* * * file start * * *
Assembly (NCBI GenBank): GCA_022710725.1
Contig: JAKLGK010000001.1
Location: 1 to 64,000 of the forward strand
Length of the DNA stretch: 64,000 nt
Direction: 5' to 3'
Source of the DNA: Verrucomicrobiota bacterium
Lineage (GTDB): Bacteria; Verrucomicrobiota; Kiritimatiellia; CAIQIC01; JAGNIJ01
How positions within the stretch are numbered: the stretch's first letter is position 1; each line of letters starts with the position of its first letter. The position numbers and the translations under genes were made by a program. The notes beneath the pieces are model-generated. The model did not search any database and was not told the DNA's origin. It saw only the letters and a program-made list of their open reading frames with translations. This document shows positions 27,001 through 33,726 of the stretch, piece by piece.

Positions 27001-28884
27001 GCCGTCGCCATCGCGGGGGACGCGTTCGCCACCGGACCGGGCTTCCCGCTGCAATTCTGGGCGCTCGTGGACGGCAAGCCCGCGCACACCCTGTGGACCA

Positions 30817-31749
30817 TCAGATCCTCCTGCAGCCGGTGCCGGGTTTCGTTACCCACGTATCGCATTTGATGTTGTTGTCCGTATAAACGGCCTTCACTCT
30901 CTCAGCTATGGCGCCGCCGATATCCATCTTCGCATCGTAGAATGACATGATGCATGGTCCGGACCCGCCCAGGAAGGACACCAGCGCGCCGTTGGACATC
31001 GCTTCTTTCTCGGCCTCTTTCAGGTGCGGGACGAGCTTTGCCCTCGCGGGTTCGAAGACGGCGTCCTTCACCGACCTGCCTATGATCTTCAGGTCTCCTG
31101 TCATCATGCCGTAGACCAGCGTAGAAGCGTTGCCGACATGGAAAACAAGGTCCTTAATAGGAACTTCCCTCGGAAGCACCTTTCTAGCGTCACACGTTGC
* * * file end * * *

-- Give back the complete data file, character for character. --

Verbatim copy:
Assembly (NCBI GenBank): GCA_022710725.1
Contig: JAKLGK010000001.1
Location: 1 to 64,000 of the forward strand
Length of the DNA stretch: 64,000 nt
Direction: 5' to 3'
Source of the DNA: Verrucomicrobiota bacterium
Lineage (GTDB): Bacteria; Verrucomicrobiota; Kiritimatiellia; CAIQIC01; JAGNIJ01
How positions within the stretch are numbered: the stretch's first letter is position 1; each line of letters starts with the position of its first letter. The position numbers and the translations under genes were made by a program. The notes beneath the pieces are model-generated. The model did not search any database and was not told the DNA's origin. It saw only the letters and a program-made list of their open reading frames with translations. This document shows positions 27,001 through 33,726 of the stretch, piece by piece.

Positions 27001-28884
27001 GCCGTCGCCATCGCGGGGGACGCGTTCGCCACCGGACCGGGCTTCCCGCTGCAATTCTGGGCGCTCGTGGACGGCAAGCCCGCGCACACCCTGTGGACCA

Positions 30817-31749
30817 TCAGATCCTCCTGCAGCCGGTGCCGGGTTTCGTTACCCACGTATCGCATTTGATGTTGTTGTCCGTATAAACGGCCTTCACTCT
30901 CTCAGCTATGGCGCCGCCGATATCCATCTTCGCATCGTAGAATGACATGATGCATGGTCCGGACCCGCCCAGGAAGGACACCAGCGCGCCGTTGGACATC
31001 GCTTCTTTCTCGGCCTCTTTCAGGTGCGGGACGAGCTTTGCCCTCGCGGGTTCGAAGACGGCGTCCTTCACCGACCTGCCTATGATCTTCAGGTCTCCTG
31101 TCATCATGCCGTAGACCAGCGTAGAAGCGTTGCCGACATGGAAAACAAGGTCCTTAATAGGAACTTCCCTCGGAAGCACCTTTCTAGCGTCACACGTTGC